The New York Times isn’t directly praising Hezbollah’s “inclusivity” and Iran’s “respect for other cultures.” But the newspaper, in a Dec. 25 story about Christmas in Lebanon, does relay such ideas without the counterweight of journalistic skepticism, resulting in a skewed, sugar-coated account of the role Hezbollah and Iran play in Lebanon.
According to Times reporters Vivian Yee and Hwaida Saad, who attended and reported on speeches and musical performances organized by Iran,
Even Hezbollah, the Shiite political movement and militia that the United States has branded a terrorist organization, has helped ring in the season.
In previous years, it imported a Santa to Beirut’s southern suburbs to distribute gifts. On Saturday, Hezbollah representatives were on hand for the Iranian Christmas concert, an event also featuring handicrafts by Iranian artists, but the organization skipped Santa this year because of financial constraints.
These demonstrations of Christmas spirit seem intended, analysts said, to demonstrate Hezbollah’s inclusivity as a major political and military force in Lebanese society and to highlight its political alliances with Christian parties.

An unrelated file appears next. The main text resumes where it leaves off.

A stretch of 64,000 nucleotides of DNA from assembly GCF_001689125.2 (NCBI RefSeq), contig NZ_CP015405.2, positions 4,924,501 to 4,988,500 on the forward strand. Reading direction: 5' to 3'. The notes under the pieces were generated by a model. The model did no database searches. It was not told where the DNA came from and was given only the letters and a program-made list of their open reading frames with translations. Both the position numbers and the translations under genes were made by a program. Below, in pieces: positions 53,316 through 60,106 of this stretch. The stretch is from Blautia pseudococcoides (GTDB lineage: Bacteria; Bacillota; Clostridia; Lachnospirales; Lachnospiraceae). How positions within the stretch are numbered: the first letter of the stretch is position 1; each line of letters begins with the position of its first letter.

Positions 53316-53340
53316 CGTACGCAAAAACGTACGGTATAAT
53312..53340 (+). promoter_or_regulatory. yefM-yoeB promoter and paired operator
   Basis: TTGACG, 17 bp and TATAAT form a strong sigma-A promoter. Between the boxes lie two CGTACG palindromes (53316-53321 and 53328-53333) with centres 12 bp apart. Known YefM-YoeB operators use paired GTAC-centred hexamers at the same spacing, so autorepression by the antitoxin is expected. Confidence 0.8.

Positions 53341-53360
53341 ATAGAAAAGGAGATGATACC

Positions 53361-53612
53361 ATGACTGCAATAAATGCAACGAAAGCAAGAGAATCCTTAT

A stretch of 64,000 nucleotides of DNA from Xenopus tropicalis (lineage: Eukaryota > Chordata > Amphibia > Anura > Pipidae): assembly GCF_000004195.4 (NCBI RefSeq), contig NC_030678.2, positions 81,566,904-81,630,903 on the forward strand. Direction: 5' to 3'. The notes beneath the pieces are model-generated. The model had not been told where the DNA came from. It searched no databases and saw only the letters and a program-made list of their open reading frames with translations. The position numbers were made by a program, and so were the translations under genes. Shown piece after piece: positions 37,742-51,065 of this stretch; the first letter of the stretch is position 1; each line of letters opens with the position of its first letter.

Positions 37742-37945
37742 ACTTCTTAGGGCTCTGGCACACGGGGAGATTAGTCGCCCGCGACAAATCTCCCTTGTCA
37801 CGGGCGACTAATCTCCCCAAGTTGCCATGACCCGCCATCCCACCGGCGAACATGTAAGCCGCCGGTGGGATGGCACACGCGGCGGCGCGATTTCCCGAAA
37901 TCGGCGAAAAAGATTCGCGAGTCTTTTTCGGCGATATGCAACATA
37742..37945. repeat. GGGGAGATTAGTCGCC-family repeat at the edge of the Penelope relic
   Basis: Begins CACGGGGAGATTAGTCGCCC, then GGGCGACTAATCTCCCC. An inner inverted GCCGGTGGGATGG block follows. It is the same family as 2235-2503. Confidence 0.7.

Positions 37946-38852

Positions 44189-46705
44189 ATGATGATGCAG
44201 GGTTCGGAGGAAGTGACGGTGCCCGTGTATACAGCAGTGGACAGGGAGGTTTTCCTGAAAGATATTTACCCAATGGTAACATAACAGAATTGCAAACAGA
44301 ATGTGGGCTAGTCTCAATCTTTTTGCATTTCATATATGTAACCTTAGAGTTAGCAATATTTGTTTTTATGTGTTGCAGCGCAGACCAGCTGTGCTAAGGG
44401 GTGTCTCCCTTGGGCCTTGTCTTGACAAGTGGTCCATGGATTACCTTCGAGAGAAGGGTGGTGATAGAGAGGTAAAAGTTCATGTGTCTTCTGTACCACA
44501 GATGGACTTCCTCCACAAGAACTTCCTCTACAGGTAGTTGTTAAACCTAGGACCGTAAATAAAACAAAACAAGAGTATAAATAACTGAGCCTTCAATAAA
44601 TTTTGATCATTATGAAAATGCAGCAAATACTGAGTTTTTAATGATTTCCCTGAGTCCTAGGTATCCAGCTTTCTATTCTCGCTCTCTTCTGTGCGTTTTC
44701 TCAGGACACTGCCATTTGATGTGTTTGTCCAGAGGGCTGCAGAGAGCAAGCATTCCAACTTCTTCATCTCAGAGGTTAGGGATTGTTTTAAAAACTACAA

Later in the piece, the authors evoke pluralism when quoting a journalist for Iran’s state television:
“We follow Imam Ali, who told us to respect other cultures,” said Ahmad Tarjoman, 48, a Beirut-based correspondent for Iranian state television who attended Saturday’s Christmas concert with his wife and his daughter, Tasnim, 5, who wore a pair of small reindeer antlers.
The image of a 5-year-old with reindeer antlers serves as a touching visual to go along with the references to respect and inclusivity, which make Iran and Hezbollah seem like benevolent forces in Lebanon, and might seem to discredit the U.S. “branding,” per the article, of Hezbollah as a terror organization.
Less warm and fuzzy, though, is the actual role played by Iran’s state media. According to the Associated Press, the country’s state-backed broadcasters are engaged in an “information offensive,” and have “churned out a blitz of policy statements, negotiating points and news breaks as the main soapboxes for Iran’s public diplomacy.” In other words, Iranian state media, including the Islamic Republic of Iranian Broadcasting (IRIB) division, is a propaganda arm of the regressive, authoritarian regime led by Ayatollah Ali Khamenei. IRIB’s English language broadcaster Press TV, in fact, goes well beyond pro-Iranian policy statements and into rank anti-Semitism (for example by offering “analysis” on Jewish control by former KKK grand wizard David Duke), as documented by the ADL and others. So much for respecting other cultures.